I heard recently of an old Irish aristocrat who would never pour a drink for his guests, but instead he’d let them choose their own measures. Too little would betray caution or even distrust. Too much suggested voracity of appetite.
John O’Dowd’s response to the finding from Spotlight documentary was that Sinn Fein’s £700k research that appears never to have been done is the only auditors worth listening to is the electorate:
An interesting political angle. Telling the Assembly you are going to spend money on one thing and then spend it on something else is a clear breach both of the rules and the law.
In contrast as Miriam Lord notes of Sinn Fein’s shenanigans in the Dail yesterday…
You have to hand it to Sinn Féin, the party which likes to remind people that their colourful legacy is not up for inspection.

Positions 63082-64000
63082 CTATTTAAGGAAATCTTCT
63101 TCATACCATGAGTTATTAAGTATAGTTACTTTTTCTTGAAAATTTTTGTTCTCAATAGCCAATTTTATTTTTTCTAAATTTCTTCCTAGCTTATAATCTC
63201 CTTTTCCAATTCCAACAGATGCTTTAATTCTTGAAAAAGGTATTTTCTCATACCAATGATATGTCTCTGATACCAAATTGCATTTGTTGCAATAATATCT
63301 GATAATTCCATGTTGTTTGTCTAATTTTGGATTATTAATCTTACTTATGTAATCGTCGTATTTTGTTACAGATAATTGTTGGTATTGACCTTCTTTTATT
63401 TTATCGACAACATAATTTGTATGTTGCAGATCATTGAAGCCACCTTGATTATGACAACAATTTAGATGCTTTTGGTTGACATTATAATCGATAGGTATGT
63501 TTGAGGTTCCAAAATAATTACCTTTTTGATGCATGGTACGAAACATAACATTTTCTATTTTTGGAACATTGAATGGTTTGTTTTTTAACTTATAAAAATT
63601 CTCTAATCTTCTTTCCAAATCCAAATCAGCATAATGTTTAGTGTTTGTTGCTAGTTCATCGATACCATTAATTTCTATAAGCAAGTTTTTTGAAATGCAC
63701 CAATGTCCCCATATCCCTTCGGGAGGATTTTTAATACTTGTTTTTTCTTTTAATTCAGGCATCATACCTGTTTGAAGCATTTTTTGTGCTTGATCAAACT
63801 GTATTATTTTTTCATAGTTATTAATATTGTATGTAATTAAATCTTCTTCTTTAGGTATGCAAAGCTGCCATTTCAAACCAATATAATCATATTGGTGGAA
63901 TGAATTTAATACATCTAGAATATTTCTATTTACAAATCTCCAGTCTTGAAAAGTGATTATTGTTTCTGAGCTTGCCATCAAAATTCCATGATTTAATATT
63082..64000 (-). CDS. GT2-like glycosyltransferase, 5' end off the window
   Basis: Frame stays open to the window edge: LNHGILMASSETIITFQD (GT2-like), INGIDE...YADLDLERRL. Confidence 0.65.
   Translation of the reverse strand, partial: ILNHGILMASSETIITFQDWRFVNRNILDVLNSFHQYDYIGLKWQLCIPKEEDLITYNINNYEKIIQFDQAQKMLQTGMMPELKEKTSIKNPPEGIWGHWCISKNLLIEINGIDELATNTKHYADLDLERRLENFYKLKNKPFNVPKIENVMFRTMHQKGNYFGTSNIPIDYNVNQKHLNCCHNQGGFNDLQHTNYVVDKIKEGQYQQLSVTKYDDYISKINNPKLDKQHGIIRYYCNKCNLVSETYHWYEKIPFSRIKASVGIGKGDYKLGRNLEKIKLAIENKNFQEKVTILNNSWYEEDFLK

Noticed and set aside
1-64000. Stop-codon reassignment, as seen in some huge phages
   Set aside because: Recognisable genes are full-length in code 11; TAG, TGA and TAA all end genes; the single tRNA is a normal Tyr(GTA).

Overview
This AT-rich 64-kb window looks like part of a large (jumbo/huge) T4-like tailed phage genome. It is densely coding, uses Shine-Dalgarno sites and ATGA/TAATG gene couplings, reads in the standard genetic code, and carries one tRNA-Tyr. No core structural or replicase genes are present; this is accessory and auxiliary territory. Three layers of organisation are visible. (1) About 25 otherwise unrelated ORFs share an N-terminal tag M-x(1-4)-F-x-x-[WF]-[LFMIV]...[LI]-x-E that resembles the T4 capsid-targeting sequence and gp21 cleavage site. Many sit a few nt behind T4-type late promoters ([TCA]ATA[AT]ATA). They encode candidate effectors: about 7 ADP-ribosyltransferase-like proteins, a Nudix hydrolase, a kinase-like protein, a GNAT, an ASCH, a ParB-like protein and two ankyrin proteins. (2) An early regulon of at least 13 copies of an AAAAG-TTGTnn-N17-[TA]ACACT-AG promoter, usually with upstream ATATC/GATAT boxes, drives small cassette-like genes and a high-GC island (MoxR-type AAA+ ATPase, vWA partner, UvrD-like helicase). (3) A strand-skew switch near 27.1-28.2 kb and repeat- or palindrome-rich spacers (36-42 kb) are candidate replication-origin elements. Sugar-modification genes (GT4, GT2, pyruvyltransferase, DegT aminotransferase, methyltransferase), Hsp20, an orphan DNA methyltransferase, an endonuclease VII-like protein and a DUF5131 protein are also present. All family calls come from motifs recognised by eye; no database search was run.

This leaves members free to focus on dark periods they might see in other party’s political pasts, while roundly condemning anyone who tries to shine a similar light on the murkier aspects of Sinn Féin’s past.
Whistleblowers who do not criticise the party or the republican movement are embraced. Those who dissent are not so royally entertained, as Maíria Cahill discovered.
Just because they have no legacy to stand on, doesn’t mean you can’t step on their toes. Another tour de force from Mary Lou.
Speaking of thirty year old secret bank accounts, what about all those secret property owning societies? Perhaps the voters just don’t need to know…?
The Fast Show, again… “What you doing?” “I’m nicking it”. “You can’t do that”. “I can”. “I will nick anything…”
Mick is founding editor of Slugger. He has written papers on the impacts of the Internet on politics and the wider media and is a regular guest and speaking events across Ireland, the UK and Europe. Twitter: @MickFealty